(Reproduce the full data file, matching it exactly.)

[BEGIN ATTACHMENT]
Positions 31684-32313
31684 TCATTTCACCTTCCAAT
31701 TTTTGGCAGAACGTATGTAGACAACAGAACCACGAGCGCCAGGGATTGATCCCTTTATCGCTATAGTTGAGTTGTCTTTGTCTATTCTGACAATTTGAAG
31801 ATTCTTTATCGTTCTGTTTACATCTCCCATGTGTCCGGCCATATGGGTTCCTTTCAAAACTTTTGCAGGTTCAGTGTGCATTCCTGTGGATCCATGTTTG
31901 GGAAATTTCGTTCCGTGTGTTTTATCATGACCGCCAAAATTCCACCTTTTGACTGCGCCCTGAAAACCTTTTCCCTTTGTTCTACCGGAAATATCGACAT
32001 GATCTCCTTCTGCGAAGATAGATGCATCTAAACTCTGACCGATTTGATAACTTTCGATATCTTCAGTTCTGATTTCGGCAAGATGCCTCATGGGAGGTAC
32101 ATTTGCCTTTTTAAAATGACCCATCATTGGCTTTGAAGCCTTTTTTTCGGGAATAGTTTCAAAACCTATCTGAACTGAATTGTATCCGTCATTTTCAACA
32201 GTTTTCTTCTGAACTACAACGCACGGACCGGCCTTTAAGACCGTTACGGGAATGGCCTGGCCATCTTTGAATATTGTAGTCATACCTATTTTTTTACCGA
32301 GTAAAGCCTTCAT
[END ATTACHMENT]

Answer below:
Positions 31684-32313
31684 TCATTTCACCTTCCAAT
31701 TTTTGGCAGAACGTATGTAGACAACAGAACCACGAGCGCCAGGGATTGATCCCTTTATCGCTATAGTTGAGTTGTCTTTGTCTATTCTGACAATTTGAAG
31801 ATTCTTTATCGTTCTGTTTACATCTCCCATGTGTCCGGCCATATGGGTTCCTTTCAAAACTTTTGCAGGTTCAGTGTGCATTCCTGTGGATCCATGTTTG
31901 GGAAATTTCGTTCCGTGTGTTTTATCATGACCGCCAAAATTCCACCTTTTGACTGCGCCCTGAAAACCTTTTCCCTTTGTTCTACCGGAAATATCGACAT
32001 GATCTCCTTCTGCGAAGATAGATGCATCTAAACTCTGACCGATTTGATAACTTTCGATATCTTCAGTTCTGATTTCGGCAAGATGCCTCATGGGAGGTAC
32101 ATTTGCCTTTTTAAAATGACCCATCATTGGCTTTGAAGCCTTTTTTTCGGGAATAGTTTCAAAACCTATCTGAACTGAATTGTATCCGTCATTTTCAACA
32201 GTTTTCTTCTGAACTACAACGCACGGACCGGCCTTTAAGACCGTTACGGGAATGGCCTGGCCATCTTTGAATATTGTAGTCATACCTATTTTTTTACCGA
32301 GTAAAGCCTTCAT